Provocation- common law, criminal defence * Either or both statutory or common law * Possible defence by excuse or exculpation alleging a sudden or temporary loss of control- in response to another’s provocative conduct to justify an acquittal, mitigated sentence or conviction of lesser charge * Can be relevant in a court’s assessment of a defendant’s mens rea, intention or state of mind at the time of the incident * In some cases in UK, Canada and several Australian states, the defence of provocation is available only against a charge of murder- and can reduce to manslaughter * Known as ‘voluntary manslaughter’ * In USA the Model Penal Code substitutes the broader standard of extreme emotional or mental distress for the comparatively narrower standard of provocation * Under USA Sentencing Guidelines for federal courts- ‘if the victim’s wrongful conduct contributed significantly to provoking the offence behaviour, the court may reduce the sentence below the guideline range the reflect the nature and circumstances of the offenceHistory- * Developed in English courts in 16th – 17th century * At that time a conviction of murder carried a death sentence- thus a lesser offence was needed *
At the time it was seen as socially required for a man to respond with controlled violence if ‘his honour or dignity was insulted or threatened’ * It was then considered to be understandable that the violence might be excessive and end in murder * In the 19th century the idea of acceptable violence when insulted began to weaken * The circumstanced were changed to- while such responses may not be ideal, they were a normal reaction resulting from loss of self- control- and thus deserved mitigating circumstances * By the end of the 20th century and beginning of the 21st century the defence of provocation and when it should be applied has caused much controversy * Many put it down to anachronism- goes against social norm that behaviour should be controlled even when angry * Judging whether an individual should be held responsible for their actions depends on an assessment of their culpability (tested against a reasonable person)Controversy- * Especially in UK law- the provoked must have carried out the act immediately after the provocation occurred- known as ‘sudden loss of self control’ * The controversy surrounds the definition of the term ‘immediate’ * This as caused most controversy for women- in R v Ahluwalia 1992 which led to the enactment of a new defence (loss of control)- as she was a battered-wife and waited until her husband was asleep * In 2009 Coroners and Justice Act sexual infidelity was removed as a qualifying form of provocation * But in 2012 it was placed under the third prong of the new defence (Baker & Zhao 2012) R v Clinton 2012 *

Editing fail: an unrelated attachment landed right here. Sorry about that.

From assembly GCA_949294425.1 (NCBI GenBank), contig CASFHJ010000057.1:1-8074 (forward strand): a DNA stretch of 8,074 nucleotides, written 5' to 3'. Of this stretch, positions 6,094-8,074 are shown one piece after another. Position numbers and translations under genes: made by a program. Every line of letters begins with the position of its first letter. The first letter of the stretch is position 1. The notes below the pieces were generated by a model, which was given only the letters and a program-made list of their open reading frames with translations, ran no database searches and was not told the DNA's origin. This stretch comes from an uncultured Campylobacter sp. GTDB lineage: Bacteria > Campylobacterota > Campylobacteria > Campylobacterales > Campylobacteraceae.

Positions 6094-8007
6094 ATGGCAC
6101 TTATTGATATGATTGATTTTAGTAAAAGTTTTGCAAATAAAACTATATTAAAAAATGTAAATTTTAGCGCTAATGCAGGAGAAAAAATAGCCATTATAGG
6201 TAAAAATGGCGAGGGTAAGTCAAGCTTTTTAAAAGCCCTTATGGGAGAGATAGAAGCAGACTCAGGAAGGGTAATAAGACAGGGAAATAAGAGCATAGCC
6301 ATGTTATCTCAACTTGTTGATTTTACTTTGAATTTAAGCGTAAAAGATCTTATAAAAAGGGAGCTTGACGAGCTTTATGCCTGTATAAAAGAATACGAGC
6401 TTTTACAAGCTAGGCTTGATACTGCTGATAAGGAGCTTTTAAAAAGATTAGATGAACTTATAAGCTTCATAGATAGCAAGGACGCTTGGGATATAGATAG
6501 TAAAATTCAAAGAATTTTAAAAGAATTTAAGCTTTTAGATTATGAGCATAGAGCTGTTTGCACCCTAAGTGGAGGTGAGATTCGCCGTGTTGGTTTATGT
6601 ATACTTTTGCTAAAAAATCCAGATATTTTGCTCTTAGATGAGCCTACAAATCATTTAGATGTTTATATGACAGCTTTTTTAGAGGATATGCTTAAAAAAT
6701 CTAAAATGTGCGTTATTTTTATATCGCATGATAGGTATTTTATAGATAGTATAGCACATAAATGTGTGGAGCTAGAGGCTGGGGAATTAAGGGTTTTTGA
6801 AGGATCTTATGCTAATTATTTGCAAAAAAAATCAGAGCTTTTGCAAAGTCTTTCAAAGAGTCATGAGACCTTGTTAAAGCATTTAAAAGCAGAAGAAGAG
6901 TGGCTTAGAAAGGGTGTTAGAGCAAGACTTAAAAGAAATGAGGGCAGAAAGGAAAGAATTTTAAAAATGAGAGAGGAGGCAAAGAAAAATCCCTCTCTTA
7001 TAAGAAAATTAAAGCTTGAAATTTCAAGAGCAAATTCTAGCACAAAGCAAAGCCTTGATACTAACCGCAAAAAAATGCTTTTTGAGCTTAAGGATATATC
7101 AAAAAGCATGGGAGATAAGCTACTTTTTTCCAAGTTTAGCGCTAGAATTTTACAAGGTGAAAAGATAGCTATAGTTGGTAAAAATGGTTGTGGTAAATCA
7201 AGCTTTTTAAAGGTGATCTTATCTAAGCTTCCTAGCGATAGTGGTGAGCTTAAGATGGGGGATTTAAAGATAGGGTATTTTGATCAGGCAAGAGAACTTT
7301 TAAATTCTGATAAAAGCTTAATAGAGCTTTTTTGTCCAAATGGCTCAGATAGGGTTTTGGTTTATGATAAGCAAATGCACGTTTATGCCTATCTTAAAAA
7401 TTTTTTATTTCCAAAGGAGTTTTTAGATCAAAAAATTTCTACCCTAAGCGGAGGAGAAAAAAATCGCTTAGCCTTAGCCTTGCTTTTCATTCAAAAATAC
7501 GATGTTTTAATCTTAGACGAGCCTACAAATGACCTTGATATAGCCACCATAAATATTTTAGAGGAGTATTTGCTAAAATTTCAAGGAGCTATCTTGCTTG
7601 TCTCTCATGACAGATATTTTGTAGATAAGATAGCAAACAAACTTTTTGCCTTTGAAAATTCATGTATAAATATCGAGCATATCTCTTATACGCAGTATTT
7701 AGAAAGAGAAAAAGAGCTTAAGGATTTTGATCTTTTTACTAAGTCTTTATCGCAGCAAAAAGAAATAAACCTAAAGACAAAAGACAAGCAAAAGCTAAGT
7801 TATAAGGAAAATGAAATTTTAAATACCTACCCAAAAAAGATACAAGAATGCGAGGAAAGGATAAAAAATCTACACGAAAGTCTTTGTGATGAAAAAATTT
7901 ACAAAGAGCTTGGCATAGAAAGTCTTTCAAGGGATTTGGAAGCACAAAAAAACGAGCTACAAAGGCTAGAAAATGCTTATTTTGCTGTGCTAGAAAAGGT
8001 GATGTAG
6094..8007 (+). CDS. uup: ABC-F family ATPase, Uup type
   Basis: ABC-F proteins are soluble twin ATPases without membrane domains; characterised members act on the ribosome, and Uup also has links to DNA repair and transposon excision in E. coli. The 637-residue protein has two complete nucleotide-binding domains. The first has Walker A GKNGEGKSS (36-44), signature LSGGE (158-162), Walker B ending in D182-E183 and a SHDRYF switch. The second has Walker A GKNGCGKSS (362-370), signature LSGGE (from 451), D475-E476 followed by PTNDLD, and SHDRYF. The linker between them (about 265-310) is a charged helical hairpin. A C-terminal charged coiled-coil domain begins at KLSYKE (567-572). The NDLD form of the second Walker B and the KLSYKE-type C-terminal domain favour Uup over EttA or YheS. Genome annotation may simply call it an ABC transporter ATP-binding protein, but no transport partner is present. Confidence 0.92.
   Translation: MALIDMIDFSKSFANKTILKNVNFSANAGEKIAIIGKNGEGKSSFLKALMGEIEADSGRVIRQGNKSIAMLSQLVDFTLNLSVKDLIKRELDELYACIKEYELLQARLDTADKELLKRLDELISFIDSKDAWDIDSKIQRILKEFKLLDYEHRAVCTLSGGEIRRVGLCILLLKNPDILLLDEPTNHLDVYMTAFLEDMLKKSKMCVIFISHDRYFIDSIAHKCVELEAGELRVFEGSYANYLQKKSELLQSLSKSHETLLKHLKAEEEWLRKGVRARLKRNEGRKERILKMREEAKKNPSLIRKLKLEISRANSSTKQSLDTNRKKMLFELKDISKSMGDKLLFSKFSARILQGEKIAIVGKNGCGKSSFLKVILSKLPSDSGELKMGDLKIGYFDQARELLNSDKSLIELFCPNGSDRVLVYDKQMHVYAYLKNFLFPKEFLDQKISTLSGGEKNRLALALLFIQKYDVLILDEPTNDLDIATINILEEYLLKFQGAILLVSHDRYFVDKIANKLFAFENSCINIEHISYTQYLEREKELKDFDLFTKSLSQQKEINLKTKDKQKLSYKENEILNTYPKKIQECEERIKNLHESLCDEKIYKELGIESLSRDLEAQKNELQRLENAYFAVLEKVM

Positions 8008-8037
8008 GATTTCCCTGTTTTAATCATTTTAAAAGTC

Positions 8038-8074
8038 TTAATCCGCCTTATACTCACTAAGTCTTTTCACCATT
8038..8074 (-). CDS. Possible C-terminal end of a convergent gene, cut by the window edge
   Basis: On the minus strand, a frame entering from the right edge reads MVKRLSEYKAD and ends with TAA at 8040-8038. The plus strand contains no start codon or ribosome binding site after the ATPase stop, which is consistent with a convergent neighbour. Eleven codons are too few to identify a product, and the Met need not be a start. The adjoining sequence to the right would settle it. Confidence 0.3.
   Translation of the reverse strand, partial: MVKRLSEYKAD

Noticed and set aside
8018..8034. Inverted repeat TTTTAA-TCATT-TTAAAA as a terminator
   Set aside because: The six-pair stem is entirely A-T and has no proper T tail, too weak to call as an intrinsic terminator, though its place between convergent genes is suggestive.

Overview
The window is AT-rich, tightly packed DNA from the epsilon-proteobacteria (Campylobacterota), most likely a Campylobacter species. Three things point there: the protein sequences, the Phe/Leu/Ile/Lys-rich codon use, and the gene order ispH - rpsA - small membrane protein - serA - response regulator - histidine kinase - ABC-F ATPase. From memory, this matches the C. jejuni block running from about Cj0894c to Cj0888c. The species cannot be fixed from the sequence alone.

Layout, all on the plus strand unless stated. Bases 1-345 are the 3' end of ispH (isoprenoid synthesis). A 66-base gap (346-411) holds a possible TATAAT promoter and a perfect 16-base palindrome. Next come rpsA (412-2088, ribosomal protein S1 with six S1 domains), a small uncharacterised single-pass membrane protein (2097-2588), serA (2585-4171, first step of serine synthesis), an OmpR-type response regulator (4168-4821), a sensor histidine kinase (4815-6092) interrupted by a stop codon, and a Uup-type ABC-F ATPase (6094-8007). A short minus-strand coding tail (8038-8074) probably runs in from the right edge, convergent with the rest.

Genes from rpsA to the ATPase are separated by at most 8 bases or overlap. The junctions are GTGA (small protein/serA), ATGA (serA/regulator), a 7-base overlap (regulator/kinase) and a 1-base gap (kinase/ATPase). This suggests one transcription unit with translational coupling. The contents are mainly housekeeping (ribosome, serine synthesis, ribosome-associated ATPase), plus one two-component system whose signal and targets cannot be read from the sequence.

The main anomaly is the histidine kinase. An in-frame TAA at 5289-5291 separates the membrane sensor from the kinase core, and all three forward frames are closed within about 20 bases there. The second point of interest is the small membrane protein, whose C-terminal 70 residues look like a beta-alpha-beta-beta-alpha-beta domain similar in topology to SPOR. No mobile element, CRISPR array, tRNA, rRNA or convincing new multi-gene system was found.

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Controversy began in 2009 NZ in the trial of Clayton Weatherston after he killed his girlfriend and was sentenced to life in prison * In response NZ Parliament passed the Crimes (Provocation Repeal) Amendment Bill which abolished the partial defence (8 Dec 2009) * Tasmania was first state to abolish- then Victoria (2005), WA (2008) * ACT and NT amended to exclude non violent homosexual advances in 2004 and 2006 * NSW- law is currently under debate * Nothing has been done in QLDConcerns- * Main arguments against provocation as a defence- * Reasonable people in society are expected to control their behaviour * Creates a culture of blaming the victim * The terms of provocation are subjective * Difficult to enforce since victim is dead * | https://www. google. com. au/url? sa=t&rct=j&q=&esrc=s&source=web&cd=3&ved=0CEMQFjAC&url=https%3A%2F%2Fwww. parliament. nsw. gov. au%2Fprod%2Fparlment%2Fcommittee. sf%2F0%2F61173c421853420aca257b5500838b2e%2F%24FILE%2FPartial%2520defence%2520of%2520provocation_Final%2520report. pdf&ei=Xrr4Ufz6K4nmkAW0poGQDQ&usg=AFQjCNH1cXGJ1B5E0GDDtdlQbMOGzALStA&sig2=PD4XfRmaSN7XCIK2F8elzg/ | Focus Question 1- What is the current legal situation? | Notes| Basic Evaluation| * | | Focus Question 2- How does this compare worldwide? | Notes| Basic Evaluation| * | | Focus Question 3- What are some important/relevant cases & articles? | Notes| Basic Evaluation| * Chamanjot Singh| | Focus Question 4- What is in need of reform and why? | Notes| Basic Evaluation| * NSW- parliamentary Select Committee on the Partial Defence of
Provocation released recommendations for reform of provocation defence * The model of reform retains but restricts the partial defence instead of removing it * Report is result of trial of Chamanjot Singh (convicted of killing his wife in June 2012 * ‘requires delicate balance between interests of abused women’ * The proposed reform relies on ‘response to gross provocation which caused them to have a justifiable sense of being seriously wronger’ * The focus of the restricted defence is on the nature of the conduct as opposed to the defendant’s loss of self-control * Excludes the partial defence being raised in circumstances where defendant incited a response to provide an excuse for resulting in violence| http://theconversation. com/nsw-parliamentary-inquiry-recommends-partial-reform-to-provocation-law-11958 http://www. sbs. com. au/news/article/1708303/Insight-Should-the-provocation-defence-be-abolishe |